Question: My associate has an MVA where there is 15,000 in coverage. The client has an additional $15,000 in uninsured/underinsured (UM) coverage. Client has herniated cervical disc and will ultimately need surgery. He is on Medicare and SSDI. Am I correct in believing that Medicare cannot factor in a client’s UM coverage in reaching the 25K threshold? If that is correct, then no MSA is needed since we only have $15,000 in coverage. And if that is correct, how do you protect Medicare’s interest with limited coverage?
Answer: Medicare’s right of recovery ripens on a settlement-by-settlement basis. So, if the $15K plus $15K will be paid at different times, then there would be two separate analyses, but if paid together then there would be only one analysis. The threshold you mention simply refers to Medicare’s willingness to review and approve an MSA figure, rather that the need to fund an MSA in the first place based solely on gross settlement amount. MSAs are needed in many cases where the gross settlement value is less than $25,000 just as they are needed when the value exceeds $25,000.
The way to figure out how much to fund the MSA comes from determining how much of the award is for non-medicals (indemnity/wage loss) versus medicals. See, for example, 42 C.F.R. §§ 411.46(d) and 411.47. The maximum MSA figure is that amount of dollars inside the settlement which are for medicals. That amount could then be minimized by reviewing the medical bills and concluding that the actual future medicals otherwise covered by Medicare would be less than that amount of money in the settlement available and apportioned for medicals. By doing that analysis and properly advising the client of that figure as well as how to spend down and exhaust that amount prior to billing Medicare, you are protecting Medicare and fully complying with the MSP Act in a limited coverage situation. If you like assistance with that calculation, please let us know!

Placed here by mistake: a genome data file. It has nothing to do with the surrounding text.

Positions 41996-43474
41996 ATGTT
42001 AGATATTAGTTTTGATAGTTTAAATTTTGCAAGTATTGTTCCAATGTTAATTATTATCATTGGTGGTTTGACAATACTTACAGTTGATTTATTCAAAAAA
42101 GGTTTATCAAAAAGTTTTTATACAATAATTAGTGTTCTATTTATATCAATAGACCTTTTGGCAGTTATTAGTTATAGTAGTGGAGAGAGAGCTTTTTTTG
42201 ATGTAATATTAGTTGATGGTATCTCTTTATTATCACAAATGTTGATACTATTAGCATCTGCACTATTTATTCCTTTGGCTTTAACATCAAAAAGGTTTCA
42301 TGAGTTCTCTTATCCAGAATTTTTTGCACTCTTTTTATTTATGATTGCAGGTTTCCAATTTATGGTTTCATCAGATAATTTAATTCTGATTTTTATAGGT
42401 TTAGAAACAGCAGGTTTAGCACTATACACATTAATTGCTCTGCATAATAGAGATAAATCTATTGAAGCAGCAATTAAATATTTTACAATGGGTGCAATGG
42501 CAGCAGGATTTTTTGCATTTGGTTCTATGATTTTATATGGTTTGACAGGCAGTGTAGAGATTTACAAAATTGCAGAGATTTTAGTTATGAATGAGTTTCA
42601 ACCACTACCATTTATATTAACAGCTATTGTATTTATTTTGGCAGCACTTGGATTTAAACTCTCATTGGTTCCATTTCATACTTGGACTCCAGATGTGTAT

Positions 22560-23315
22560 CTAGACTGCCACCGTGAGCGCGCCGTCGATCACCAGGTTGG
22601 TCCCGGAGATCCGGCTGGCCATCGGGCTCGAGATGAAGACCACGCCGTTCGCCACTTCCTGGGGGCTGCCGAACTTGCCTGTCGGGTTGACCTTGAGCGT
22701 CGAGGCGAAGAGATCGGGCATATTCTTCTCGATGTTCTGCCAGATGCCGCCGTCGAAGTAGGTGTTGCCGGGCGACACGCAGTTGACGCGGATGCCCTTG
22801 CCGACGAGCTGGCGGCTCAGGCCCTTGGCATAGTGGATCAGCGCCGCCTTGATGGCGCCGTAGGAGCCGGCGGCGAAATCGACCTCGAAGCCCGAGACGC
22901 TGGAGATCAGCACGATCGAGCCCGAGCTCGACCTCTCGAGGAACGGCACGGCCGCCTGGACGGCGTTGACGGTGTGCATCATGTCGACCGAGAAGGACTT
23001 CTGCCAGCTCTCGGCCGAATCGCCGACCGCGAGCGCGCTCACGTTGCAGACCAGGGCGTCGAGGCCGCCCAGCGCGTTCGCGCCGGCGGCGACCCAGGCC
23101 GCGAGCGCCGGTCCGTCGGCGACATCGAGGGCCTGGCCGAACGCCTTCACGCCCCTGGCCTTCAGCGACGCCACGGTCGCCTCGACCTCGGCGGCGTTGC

The added benefit of working with us on MSA compliance issues is the fact that there is a complete risk transfer from your client and firm to us with respect to that issue. Many firms like the fact that they have the option to point the finger at someone else in the event the federal government pursues their client or themselves for dollars post-settlement related to MSA issues.